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Studying urban animal diets

The thing I appreciate most about this article about studying the diets of urban coyotes in Los Angeles is how it talks about limitations to other methods that are often used to assess the diets of wild animals (e.g. analysis of poop). Over the last several years I've had two undergrads working on a project to try and figure out what wild crickets eat, and it's also a hard problem because crickets, like coyotes, eat a wide range of different things. Unfortunately for us, we haven't had the same level of success when trying the method described in this article (stomach analysis), because by the time stuff winds up in a cricket's crop it's mostly microscopic mush. In the long run I'm hoping we'll be able to do something similar to what the coyote researchers are aiming to do, where they're both studying the visible contents and also sequencing things. (That also has its limits, though, if a significant portion of the animal's diet is its brethren).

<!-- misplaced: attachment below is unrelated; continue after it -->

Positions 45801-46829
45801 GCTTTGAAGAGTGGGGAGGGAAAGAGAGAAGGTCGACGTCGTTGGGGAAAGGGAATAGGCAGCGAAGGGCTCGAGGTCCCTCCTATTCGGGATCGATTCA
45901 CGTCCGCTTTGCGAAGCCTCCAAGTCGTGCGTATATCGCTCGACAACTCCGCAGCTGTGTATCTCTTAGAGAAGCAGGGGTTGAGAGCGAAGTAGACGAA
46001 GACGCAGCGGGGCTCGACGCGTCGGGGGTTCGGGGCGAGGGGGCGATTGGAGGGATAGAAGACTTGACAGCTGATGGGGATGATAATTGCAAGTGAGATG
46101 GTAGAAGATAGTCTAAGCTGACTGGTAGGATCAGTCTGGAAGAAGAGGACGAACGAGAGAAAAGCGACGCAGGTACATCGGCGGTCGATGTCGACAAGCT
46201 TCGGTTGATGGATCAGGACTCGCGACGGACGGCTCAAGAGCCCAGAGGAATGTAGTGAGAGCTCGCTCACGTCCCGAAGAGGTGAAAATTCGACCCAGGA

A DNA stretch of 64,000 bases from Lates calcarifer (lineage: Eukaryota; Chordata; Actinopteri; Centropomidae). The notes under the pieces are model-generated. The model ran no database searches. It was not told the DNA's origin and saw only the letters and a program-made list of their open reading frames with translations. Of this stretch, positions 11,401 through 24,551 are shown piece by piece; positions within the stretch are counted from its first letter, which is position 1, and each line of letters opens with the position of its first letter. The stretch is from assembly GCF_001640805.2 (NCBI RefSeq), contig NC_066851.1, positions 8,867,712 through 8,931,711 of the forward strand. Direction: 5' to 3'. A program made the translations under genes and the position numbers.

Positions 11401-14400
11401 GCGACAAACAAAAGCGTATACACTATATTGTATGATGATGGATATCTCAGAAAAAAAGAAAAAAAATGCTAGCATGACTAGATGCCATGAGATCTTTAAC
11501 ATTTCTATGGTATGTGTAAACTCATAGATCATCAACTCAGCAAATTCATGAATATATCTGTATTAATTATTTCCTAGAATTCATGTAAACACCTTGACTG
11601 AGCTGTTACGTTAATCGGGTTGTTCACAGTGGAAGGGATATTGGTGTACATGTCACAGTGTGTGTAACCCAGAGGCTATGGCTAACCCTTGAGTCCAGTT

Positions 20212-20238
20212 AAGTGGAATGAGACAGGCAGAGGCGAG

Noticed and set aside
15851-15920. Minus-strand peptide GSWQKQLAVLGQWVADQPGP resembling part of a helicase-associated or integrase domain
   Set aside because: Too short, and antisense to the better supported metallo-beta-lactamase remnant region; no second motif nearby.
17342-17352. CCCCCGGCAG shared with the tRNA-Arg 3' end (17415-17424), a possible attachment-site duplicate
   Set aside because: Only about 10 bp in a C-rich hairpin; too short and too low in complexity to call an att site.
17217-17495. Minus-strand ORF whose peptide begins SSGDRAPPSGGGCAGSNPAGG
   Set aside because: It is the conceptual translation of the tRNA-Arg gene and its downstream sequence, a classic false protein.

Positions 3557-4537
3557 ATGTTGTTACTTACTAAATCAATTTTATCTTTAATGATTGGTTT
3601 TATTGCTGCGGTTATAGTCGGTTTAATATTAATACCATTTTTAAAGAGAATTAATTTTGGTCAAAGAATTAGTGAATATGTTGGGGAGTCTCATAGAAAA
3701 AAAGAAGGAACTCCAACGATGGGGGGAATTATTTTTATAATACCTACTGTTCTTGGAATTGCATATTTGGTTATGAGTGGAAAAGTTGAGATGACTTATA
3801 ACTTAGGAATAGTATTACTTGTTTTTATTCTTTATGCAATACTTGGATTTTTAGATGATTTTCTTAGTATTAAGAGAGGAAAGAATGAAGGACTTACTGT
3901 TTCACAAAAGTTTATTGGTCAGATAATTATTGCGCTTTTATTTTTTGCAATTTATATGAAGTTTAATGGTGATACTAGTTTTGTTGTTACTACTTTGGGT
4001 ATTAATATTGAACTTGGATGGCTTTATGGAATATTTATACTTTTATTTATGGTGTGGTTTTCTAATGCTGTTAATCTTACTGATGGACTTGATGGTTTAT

Another challenge for us is that humans don't interact with crickets in the same way they interact with coyotes, so there isn't the same sort of direct human-interest motivation to learn more about the crickets. Instead, I have to do more thinking to come up with ways to motivate the cricket work. For instance, like coyotes, crickets are found both in urban and non-urban habitats, so that's one aspect that's of interest. They're also geographically widespread, and generalist omnivores, which also makes them an interesting focal group because there's potential for very high flexibility in what they eat and in how that impacts their success in different environments.

This entry was originally posted at https://rebeccmeister.dreamwidth.org/1218606.html. Please comment there using OpenID.

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